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12 December 2013 1:00 pm ,
Vol. 342 ,
In an ambitious project to study 1000 years of sickness and health, researchers are excavating the graveyard of the now...
Stefan Behnisch has won awards for designing science labs and other buildings that are smart, sustainable, and...
The iconic 125-year-old Lick Observatory on Mount Hamilton near San Jose, California, is facing the threat of closure...
Recent results from the Curiosity Mars rover have helped scientists formulate a plan for the next phase of its mission...
A new, remarkably powerful drug that cripples the hepatitis C virus (HCV) came to market last week, but it sells for $...
In pretoothbrush populations, gumlines would often be marred by a thick, visible crust of calcium phosphate, food...
Evolutionary biologists have long studied how the Mexican tetra, a drab fish that lives in rivers and creeks but has...
Victorian astronomers spent countless hours laboriously charting the positions of stars in the sky. Such sky mapping,...
- 12 December 2013 1:00 pm , Vol. 342 , #6164
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Bouncing Back From a Natural Disaster
3 August 2012 4:35 pm
A new report from the U.S. National Academies proposes several steps that the country should take to better prepare for, and recover from, natural disasters. The report, "Disaster Resilience: A National Imperative," calls for an upgrade to hazard monitoring networks, more research on building materials, and the adoption of a “culture of resiliency” at the community level.
One key suggestion of the report, written by a committee of the National Research Council, is to make existing monitoring data on earthquakes, floods, and other natural disasters publicly accessible. Those data, when combined with information on community assets, could allow officials to better assess risk to people and property. "This shared database would be of great use to researchers," says committee member Mary Lou Zoback, a seismologist and consulting professor at Stanford University in Palo Alto, California. Armed with knowledge about assets such as the location, roof type, number of floors, and usage of a building, she says, engineers could do a better job of forecasting how much damage is likely from a particular level of flooding, wind speed, or ground shaking.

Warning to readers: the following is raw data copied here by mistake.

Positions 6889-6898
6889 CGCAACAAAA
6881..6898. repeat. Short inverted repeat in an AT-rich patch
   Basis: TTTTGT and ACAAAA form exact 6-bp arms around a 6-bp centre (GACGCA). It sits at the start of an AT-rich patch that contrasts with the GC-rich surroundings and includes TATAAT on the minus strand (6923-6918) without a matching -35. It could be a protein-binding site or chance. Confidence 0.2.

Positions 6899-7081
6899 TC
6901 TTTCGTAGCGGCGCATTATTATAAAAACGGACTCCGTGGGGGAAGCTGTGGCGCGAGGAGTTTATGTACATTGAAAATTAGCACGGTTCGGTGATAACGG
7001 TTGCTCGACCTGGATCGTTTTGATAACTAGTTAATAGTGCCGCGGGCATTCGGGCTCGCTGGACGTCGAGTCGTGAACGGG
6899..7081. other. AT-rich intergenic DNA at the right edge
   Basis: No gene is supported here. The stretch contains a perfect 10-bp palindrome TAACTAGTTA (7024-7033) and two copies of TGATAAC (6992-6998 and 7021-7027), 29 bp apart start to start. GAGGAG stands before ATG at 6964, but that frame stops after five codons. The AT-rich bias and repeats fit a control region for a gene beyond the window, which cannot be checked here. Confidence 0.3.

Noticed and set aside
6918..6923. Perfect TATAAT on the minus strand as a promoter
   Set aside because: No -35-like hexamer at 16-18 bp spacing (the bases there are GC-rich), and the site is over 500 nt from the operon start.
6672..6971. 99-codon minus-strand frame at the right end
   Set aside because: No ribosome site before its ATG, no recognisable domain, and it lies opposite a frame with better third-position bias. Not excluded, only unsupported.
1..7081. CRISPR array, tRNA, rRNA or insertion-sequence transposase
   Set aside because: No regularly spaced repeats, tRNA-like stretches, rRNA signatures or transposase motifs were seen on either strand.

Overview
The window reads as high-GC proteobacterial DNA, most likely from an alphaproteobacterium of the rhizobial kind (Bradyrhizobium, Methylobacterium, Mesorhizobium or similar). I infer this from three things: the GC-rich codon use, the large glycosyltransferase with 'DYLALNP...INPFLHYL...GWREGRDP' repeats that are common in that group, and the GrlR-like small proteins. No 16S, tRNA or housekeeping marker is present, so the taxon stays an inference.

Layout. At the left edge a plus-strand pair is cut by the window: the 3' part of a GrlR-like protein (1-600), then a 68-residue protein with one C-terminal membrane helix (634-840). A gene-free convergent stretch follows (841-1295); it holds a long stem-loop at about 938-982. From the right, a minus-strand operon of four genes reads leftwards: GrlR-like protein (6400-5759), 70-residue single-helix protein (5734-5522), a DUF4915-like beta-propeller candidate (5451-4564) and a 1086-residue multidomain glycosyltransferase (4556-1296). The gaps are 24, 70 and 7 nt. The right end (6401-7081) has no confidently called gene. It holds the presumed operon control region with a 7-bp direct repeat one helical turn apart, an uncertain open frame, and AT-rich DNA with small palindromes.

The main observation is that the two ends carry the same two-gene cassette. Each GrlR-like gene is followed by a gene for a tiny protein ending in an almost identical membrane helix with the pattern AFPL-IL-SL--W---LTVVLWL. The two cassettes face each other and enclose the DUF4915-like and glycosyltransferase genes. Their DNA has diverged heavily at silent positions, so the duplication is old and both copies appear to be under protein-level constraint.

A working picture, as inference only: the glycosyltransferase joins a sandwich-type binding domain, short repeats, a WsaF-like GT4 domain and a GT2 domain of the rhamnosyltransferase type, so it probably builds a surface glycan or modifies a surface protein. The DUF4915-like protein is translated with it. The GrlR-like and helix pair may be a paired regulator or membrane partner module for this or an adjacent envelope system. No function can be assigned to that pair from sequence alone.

In addition to developing more resilient construction materials, Zoback says it's important to find ways to protect what has already been built. "One of the things that science and engineering can contribute is finding some low-cost solutions for retrofitting existing structures. We can talk all we want about new buildings, but we have a lot of old ones that need to be fixed."
The report also proposes a national scorecard of resiliency. It would assess not only how much damage a community might suffer in a disaster but also its ability to marshal the resources needed to recover from any such catastrophe. "We need some way of measuring our progress toward achieving these resilience goals as a nation," says Susan Cutter, chair of the committee and director of the Hazards and Vulnerability Research Institute at the University of South Carolina, Columbia. "The way in which we thought to do this was by letting communities know where they stand in relation to other communities." The U.S. Department of Homeland Security would be the logical agency to lead the effort, says Cutter, but other federal agencies and private industries must also join in.
The committee will host a meeting this fall in Washington, D.C., to discuss its findings, followed by regional events in 2013 to foster collaborations among government agencies, nonprofit organizations, the private sector, researchers, and the general public.